In view of the above considerations, the present study a) verified whether mental toughness discriminates winner and loser in a kickboxing competition and b) examined the relationship between mental toughness and muscular power performance.
3. Materials and Methods
Thirty two high-level male kickboxers (22.4 [+ or -] 3.5 years, 1.72 [+ or -] 0.08 m, and 68.6 [+ or -] 12.6 kg) from all weight categories with more than seven years of experience participated in the present study. The subjects were assigned to a winner (n = 16) or loser (n = 16) group that participated in 16 bouts. Twenty kickboxers (winner = 10 and loser = 10: 21.2 [+ or -] 3.1 years, 1.73 [+ or -] 0.07 m, and 70.2 [+ or -] 9.4 kg) participated in muscular power tests one week before the commencement of the 2015 Tunisian national kickboxing championship. All subjects were first, second, or third dan black-belt holders. The elite kickboxers had been finalists and semi-finalists at their respective national championships in the last three seasons. The classification of kickboxers between winner and loser was according to the result of bouts in semifinal. The study conformed to the recommendations of the Declaration of Helsinki, and participants gave voluntary written informed consent to participate in the experiment, which was approved by the local institutional research ethics committee.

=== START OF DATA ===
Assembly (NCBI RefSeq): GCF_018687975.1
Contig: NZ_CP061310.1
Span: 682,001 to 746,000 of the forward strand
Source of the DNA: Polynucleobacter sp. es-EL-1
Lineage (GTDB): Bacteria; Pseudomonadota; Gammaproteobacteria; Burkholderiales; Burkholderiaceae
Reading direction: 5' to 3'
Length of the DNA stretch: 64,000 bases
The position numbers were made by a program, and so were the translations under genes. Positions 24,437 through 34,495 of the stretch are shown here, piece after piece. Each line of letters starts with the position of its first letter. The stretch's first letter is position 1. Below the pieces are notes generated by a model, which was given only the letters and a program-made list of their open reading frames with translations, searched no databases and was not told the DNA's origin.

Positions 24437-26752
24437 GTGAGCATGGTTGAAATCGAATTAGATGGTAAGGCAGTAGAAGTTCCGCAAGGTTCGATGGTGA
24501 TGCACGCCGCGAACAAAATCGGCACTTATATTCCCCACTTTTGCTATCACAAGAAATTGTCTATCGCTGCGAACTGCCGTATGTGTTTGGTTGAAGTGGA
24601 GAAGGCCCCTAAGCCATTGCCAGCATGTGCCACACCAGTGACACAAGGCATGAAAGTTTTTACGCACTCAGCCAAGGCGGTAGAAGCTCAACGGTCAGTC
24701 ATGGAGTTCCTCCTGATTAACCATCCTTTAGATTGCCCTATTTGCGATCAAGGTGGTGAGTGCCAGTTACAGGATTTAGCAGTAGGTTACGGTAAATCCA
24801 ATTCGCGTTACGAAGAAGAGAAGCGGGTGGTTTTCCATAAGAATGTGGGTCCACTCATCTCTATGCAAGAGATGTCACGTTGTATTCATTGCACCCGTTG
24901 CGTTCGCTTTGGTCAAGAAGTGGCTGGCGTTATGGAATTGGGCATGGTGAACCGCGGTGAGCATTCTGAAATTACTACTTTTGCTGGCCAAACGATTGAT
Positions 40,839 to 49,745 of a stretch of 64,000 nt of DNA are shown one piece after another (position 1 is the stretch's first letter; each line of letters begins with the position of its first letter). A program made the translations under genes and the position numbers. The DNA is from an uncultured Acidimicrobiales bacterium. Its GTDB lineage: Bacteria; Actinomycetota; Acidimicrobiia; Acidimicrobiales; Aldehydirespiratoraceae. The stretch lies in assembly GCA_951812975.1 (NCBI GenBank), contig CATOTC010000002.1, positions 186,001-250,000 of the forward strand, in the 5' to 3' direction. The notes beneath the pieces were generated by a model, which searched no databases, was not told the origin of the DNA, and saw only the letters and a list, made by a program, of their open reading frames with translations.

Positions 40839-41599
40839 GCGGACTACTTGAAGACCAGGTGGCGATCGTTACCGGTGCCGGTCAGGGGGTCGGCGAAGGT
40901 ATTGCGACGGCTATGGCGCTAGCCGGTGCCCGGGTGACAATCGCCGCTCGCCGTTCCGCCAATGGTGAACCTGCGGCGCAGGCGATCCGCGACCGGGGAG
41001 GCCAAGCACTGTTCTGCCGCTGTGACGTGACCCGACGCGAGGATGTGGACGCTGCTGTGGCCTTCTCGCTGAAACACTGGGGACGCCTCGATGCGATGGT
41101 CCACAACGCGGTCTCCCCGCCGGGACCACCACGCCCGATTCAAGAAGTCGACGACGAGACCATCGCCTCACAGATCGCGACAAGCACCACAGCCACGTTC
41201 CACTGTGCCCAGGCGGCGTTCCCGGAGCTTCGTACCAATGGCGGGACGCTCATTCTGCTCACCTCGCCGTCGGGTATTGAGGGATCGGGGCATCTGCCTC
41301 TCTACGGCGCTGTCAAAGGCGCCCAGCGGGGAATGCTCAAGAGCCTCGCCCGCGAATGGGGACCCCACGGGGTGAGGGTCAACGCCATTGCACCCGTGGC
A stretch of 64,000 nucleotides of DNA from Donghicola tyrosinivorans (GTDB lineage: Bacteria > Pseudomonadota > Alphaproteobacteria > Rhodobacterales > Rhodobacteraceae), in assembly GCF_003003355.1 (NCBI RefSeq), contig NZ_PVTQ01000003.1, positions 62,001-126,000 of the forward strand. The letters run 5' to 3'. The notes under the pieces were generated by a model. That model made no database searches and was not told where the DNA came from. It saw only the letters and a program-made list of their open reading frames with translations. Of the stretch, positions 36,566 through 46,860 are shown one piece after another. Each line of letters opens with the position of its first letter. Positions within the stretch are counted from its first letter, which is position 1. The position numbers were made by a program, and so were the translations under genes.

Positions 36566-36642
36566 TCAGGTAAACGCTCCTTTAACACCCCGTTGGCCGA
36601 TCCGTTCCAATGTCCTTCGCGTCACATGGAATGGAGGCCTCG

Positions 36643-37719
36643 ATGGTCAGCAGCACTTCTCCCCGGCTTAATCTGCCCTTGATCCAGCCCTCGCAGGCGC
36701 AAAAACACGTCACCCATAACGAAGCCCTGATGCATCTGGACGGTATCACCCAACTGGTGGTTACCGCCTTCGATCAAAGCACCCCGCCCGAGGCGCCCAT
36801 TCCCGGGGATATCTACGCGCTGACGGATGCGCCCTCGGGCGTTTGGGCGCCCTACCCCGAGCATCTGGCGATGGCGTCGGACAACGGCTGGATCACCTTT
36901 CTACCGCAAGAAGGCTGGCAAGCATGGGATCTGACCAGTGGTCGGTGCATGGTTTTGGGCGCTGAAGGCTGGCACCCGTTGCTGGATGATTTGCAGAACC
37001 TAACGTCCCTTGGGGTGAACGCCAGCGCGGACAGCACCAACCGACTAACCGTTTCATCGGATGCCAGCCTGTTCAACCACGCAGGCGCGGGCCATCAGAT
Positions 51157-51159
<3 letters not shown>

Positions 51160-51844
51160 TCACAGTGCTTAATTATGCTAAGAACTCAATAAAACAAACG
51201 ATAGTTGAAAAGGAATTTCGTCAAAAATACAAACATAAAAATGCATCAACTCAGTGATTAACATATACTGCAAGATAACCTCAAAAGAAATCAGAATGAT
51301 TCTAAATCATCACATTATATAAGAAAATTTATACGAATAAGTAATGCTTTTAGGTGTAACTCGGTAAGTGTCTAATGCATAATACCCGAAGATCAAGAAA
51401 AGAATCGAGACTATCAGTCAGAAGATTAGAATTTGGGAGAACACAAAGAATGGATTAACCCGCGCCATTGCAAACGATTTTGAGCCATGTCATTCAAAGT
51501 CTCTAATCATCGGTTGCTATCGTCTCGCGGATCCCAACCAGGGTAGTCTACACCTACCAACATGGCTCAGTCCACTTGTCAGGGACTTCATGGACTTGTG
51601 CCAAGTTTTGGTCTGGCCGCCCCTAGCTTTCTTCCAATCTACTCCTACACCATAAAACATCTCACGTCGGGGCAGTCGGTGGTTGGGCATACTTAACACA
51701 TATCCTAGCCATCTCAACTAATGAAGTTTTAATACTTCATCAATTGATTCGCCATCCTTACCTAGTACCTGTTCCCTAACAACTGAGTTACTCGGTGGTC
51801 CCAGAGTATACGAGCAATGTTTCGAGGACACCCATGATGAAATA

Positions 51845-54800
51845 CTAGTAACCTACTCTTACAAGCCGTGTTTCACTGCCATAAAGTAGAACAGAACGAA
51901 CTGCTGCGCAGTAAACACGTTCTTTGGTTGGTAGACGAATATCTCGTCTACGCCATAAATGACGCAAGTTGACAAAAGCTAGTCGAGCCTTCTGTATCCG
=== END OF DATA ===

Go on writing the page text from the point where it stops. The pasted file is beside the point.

On the first time, one week before the commencement of the 2015 national championship, following completion of the upper (MBT) and lower (CMJ) limbs muscular power tests, participants completed the sports mental toughness questionnaire (SMTQ) to obtain their self-ratings of mental toughness. The questionnaire was distributed by an investigator who explained the purpose of the study, which was to examine the mental abilitiy of the subject after each test. In addition, the subjects completed a consent form reflecting the confidential and voluntary nature of their involvement in the study. The investigator was present to answer questions pertaining to the wording or meaning of any of the items on the questionnaire. On the second time, 20 minutes prior to the commencement of the competition, each subject completed a questionnaire (SMTQ) in 10 minutes.
3.2.1. Sports Mental Toughness Questionnaire (SMTQ)